Training site opponents push to take the issue to voters in November
ATLANTA, Ga. (Atlanta News First) - At least one member of the Atlanta City Council is explaining their vote on a contentious round of funding for the proposed Atlanta Public Safety Training Center, a project opponents refer to as Cop City.
Hundreds of people waited in line for a marathon public comment session that began at 1 p.m. Monday and ended around 5:30 a.m. Tuesday morning. The vote ended up being 11-4 to pour $67 million into the controversial site, and Keisha Sean Waites was one of the no votes.
“My ‘no’ vote last night was not a vote against our law enforcement community. It did not reflect a lack of support for them and the work that they do and the sacrifice they make every day,” said Waites, speaking to Atlanta News First from City Hall on Tuesday. “Last night was not reflective of good government. I think last night was not reflective of good sound policy and we can have a disagreement, but I do believe we’re charged with being good stewards of taxpayer dollars. We’re charged with making sure that we’re transparent.”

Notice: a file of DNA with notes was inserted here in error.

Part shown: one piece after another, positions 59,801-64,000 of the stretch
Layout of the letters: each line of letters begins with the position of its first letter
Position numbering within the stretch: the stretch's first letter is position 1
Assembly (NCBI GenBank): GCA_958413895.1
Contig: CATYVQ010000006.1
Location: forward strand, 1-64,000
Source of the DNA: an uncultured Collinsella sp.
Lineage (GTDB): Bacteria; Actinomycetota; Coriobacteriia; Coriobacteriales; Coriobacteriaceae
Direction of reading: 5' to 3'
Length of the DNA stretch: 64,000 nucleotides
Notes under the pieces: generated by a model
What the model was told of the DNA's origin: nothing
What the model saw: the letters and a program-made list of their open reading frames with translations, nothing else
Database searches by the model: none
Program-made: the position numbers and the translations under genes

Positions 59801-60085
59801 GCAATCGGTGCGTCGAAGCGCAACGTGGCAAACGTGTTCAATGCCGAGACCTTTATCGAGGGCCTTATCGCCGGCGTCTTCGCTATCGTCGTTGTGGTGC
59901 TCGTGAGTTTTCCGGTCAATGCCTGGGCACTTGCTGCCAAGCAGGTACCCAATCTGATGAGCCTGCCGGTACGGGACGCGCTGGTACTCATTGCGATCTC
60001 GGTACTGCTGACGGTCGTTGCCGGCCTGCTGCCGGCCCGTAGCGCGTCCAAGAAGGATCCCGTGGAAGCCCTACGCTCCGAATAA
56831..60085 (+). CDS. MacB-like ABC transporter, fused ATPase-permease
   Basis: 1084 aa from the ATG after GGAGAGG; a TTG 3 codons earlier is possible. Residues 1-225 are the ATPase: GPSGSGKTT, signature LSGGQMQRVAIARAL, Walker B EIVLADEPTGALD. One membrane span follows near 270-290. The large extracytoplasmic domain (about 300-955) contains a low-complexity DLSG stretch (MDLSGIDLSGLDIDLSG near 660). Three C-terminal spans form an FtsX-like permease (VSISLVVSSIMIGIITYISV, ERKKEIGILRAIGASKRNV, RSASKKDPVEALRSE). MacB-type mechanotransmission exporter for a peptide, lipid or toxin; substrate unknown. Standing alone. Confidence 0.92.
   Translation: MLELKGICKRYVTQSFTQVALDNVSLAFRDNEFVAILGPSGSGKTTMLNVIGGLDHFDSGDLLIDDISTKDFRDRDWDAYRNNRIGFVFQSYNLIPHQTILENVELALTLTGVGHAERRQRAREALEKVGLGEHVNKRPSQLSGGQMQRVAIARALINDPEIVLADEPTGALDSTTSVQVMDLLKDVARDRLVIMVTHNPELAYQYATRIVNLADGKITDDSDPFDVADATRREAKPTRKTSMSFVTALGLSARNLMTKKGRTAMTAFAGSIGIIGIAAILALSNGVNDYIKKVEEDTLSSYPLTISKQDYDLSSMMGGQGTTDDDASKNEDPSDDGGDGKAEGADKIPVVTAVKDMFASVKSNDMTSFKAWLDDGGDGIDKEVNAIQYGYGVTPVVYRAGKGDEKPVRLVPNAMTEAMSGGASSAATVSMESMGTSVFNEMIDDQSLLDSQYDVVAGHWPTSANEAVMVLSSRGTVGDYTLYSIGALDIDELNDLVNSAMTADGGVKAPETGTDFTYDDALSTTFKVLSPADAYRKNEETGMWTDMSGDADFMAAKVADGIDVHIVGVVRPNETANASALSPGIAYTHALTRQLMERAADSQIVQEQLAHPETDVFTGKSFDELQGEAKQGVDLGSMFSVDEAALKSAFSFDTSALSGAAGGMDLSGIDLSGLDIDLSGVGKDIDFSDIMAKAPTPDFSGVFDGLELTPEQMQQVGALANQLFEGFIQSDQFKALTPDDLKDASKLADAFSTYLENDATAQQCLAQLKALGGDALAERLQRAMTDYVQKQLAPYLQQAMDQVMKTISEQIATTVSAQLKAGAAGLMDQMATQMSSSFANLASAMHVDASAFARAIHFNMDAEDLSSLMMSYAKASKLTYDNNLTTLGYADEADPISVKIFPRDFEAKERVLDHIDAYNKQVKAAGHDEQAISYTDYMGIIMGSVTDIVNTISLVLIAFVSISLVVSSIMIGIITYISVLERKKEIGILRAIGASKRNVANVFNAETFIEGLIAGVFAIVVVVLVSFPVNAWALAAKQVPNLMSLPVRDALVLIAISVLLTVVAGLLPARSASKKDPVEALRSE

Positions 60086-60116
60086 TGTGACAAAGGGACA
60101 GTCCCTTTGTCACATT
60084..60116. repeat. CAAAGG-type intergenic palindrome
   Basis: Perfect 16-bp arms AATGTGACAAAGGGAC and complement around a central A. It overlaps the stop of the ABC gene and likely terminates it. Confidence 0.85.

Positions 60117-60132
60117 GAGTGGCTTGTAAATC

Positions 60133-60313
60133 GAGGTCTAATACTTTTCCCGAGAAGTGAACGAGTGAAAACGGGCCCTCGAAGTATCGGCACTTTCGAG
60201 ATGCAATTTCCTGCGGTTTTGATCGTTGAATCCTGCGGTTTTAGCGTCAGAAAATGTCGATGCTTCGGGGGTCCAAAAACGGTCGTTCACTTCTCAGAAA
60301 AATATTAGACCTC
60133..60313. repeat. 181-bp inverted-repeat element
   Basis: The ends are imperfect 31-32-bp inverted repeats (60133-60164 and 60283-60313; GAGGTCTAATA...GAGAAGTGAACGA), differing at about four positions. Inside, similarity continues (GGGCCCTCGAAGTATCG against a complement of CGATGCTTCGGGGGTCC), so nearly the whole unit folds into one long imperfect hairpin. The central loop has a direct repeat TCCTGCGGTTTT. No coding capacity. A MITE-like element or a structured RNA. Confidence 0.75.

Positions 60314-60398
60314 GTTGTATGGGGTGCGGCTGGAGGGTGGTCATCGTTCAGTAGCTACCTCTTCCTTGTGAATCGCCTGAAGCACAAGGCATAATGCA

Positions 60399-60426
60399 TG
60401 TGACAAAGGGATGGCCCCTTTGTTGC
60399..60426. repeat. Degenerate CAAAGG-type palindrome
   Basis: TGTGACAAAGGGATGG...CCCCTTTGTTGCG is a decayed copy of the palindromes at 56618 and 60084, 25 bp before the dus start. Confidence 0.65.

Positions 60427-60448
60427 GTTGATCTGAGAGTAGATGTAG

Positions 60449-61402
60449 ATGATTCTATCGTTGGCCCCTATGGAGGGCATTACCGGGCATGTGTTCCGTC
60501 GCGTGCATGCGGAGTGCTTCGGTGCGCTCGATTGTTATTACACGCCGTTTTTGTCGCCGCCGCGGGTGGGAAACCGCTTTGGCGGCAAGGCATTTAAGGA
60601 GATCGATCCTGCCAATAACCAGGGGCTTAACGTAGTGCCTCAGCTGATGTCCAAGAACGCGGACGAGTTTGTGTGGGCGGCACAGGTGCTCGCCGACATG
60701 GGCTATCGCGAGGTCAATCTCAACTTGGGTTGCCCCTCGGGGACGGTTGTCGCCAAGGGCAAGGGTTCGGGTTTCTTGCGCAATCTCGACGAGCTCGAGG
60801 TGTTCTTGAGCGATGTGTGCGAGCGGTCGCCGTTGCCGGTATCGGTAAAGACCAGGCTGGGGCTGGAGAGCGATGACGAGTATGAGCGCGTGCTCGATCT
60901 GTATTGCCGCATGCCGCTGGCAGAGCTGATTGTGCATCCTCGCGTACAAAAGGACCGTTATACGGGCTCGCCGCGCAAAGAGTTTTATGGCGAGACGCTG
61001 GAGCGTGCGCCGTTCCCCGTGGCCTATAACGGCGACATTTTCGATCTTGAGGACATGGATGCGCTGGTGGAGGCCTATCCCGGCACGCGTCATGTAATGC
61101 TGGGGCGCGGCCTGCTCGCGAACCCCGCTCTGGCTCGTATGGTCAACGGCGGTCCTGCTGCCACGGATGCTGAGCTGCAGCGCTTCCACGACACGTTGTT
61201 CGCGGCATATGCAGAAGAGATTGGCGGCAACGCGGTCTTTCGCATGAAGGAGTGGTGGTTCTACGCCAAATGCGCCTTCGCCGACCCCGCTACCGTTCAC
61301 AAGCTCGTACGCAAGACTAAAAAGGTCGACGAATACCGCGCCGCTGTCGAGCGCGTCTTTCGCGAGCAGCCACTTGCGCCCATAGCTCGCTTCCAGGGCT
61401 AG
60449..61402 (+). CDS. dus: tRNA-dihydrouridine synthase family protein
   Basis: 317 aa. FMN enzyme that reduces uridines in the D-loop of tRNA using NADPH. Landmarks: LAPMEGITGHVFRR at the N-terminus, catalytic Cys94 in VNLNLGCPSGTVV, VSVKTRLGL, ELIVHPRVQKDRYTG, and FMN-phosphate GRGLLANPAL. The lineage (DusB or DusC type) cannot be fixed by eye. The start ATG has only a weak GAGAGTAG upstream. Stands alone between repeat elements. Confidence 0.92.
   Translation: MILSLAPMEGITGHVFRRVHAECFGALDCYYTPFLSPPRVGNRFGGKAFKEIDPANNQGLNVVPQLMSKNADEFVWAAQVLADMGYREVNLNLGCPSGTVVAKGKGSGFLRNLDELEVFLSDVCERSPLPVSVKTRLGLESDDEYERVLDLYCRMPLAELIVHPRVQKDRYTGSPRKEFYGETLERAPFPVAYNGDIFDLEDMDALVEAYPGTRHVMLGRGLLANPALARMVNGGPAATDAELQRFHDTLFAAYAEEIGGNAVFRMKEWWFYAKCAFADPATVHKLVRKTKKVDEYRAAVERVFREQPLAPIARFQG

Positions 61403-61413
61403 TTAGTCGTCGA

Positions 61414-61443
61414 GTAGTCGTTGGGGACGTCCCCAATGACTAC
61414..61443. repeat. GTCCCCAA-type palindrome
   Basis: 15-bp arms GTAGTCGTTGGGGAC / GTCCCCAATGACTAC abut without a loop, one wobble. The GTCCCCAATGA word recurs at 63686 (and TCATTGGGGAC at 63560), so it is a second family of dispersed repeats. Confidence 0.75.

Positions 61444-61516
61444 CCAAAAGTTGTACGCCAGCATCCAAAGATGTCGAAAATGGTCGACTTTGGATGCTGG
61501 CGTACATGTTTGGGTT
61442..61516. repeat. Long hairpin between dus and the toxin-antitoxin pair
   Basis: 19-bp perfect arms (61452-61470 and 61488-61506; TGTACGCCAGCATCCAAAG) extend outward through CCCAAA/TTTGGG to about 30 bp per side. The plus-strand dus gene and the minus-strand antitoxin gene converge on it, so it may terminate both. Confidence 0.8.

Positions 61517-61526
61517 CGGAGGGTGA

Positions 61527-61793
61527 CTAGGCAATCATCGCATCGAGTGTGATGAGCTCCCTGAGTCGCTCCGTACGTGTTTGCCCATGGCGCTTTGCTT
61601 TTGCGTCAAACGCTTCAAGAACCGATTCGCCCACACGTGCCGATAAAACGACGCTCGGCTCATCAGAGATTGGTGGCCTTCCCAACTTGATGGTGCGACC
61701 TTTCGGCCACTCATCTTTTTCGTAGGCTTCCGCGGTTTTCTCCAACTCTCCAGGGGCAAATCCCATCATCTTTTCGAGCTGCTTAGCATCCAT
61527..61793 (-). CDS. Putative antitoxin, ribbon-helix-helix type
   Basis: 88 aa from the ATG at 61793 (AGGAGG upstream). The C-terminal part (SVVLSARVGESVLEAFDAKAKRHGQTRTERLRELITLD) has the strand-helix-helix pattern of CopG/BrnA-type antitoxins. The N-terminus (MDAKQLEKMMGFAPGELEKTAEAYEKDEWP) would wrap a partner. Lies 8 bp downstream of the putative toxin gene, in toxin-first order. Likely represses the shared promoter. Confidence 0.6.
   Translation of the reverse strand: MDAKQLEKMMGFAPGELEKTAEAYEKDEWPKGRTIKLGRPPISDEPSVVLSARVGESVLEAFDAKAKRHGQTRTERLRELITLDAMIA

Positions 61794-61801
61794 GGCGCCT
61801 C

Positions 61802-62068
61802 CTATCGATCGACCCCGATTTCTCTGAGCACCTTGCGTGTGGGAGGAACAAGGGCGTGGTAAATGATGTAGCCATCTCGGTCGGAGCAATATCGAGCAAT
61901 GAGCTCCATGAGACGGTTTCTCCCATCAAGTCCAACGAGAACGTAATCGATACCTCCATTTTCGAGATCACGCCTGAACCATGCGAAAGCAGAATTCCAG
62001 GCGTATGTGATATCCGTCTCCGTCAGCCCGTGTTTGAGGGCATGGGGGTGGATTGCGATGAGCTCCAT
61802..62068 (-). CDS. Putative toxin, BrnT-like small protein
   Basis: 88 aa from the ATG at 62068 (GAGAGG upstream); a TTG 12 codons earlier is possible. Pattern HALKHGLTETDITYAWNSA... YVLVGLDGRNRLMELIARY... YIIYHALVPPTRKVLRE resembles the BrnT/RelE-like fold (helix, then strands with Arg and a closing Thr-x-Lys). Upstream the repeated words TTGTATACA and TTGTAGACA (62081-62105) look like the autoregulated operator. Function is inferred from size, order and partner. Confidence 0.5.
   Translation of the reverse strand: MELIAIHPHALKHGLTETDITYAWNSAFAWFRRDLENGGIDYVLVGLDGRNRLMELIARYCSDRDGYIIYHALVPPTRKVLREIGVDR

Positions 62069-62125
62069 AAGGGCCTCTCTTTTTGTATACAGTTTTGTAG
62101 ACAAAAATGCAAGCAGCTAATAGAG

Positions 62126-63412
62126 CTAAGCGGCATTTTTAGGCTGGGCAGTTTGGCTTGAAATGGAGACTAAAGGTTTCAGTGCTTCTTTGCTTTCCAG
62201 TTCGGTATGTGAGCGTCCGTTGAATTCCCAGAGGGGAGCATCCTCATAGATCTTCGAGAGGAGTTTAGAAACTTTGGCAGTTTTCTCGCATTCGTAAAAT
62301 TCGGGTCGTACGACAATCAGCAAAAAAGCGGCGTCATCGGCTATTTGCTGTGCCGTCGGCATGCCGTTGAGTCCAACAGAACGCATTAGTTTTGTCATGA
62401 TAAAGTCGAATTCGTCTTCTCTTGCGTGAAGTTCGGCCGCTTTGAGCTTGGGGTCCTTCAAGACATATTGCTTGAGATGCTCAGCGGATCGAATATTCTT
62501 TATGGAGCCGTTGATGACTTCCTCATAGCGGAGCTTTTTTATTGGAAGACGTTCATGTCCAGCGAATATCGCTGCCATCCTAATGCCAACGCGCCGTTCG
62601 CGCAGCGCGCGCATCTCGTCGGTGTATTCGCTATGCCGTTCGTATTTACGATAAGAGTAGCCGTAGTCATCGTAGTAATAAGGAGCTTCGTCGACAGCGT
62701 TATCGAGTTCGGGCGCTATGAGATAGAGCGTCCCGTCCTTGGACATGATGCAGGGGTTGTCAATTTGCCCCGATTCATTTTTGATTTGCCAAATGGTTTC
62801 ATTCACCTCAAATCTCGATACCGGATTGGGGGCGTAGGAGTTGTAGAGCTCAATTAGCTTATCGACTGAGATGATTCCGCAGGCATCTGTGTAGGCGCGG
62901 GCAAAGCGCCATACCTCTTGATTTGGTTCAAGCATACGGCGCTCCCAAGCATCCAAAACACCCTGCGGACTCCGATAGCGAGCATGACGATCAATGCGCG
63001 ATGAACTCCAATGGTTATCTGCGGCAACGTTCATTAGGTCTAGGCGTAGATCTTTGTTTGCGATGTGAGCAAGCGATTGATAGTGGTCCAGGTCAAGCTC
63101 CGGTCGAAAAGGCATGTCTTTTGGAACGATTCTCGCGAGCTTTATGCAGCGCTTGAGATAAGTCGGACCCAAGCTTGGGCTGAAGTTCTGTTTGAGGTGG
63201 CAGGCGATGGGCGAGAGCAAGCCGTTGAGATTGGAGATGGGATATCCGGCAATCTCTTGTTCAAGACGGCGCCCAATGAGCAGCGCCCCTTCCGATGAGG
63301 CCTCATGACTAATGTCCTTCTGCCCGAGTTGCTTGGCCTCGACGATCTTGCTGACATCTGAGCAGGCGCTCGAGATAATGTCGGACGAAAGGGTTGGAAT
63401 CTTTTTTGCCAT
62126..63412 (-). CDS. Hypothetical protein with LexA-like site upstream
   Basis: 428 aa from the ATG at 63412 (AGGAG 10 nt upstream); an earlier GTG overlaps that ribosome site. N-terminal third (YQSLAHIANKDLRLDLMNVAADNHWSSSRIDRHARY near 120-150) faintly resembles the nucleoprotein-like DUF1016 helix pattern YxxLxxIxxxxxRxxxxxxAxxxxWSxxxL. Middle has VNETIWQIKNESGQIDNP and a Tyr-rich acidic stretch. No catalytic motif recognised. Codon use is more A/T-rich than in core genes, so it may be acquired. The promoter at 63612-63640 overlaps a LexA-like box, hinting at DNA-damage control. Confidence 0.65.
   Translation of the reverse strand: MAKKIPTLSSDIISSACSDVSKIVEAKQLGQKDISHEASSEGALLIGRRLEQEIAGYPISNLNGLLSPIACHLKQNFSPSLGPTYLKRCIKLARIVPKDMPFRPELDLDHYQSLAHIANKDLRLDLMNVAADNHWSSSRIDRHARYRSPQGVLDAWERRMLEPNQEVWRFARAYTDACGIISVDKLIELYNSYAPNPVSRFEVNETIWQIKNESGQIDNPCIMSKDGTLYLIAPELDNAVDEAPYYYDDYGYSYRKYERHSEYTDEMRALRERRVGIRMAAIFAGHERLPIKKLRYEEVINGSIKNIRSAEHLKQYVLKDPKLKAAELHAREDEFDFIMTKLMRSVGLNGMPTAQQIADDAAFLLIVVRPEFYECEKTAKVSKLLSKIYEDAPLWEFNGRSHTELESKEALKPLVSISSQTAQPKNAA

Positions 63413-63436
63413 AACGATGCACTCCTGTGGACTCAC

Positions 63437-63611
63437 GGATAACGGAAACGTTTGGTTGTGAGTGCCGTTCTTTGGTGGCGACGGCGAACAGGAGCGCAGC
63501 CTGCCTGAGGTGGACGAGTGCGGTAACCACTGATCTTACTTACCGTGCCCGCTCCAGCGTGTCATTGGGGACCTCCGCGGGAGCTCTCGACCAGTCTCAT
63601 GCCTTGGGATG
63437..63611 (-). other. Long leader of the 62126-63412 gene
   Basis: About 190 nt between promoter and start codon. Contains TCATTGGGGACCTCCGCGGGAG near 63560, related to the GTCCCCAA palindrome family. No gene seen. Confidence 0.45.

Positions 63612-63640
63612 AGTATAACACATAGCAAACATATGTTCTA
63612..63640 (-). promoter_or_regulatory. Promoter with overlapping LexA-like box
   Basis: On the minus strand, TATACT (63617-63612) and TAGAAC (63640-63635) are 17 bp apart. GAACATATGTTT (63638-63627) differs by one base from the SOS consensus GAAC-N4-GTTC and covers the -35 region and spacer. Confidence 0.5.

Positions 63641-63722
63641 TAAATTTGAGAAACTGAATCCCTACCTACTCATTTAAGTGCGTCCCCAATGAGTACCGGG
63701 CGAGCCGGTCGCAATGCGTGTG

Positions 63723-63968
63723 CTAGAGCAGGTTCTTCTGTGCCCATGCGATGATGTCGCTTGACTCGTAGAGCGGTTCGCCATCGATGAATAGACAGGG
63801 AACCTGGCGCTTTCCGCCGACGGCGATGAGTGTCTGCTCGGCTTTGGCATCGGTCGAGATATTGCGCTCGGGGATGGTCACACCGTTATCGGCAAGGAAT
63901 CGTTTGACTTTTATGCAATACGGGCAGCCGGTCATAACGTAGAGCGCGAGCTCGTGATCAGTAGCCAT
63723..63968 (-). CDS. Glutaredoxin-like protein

Waites called the process of approval for the training center “clandestine” at times and called for more openness from the mayor and commissioners. She also suggested that the money would be better spent on mental health and housing resources, pay raises for police and fire personnel, and things that “directly impact the root causes of Crime, which policing does not.”
“When you look at the nearly thousand people that showed up at this building las night, I think I heard three people who said that they were for this project. The other thousand said they were not,” said Waites. “I want to be respectful and fair to my colleagues, I believe they love this city just like I do. I think it’s just a philosophical, fundamental disagreement in terms of policy. I respect the mayor and his administration, I just don’t believe this was the right decision.”
Alex Joseph was one of the hundreds who came out to comment Monday evening. She’s a former federal prosecutor who now works at a private law practice, handling cases against cities and counties.
Joseph is now one of many leading calls for the project to go to a referendum on the upcoming November ballot. It would be a long shot – the movement would need to garner thousands of signatures in just about a two-month span, but Joseph thinks it’s the best bet people opposed to the project have of getting it nixed.
“I think I would have been depressed, disheartened, really had no more will to fight in me if that was the note we ended on,” said Joseph. “But knowing that we have been in works for months to build momentum and build the organizational structure for this referendum has kept me going.”
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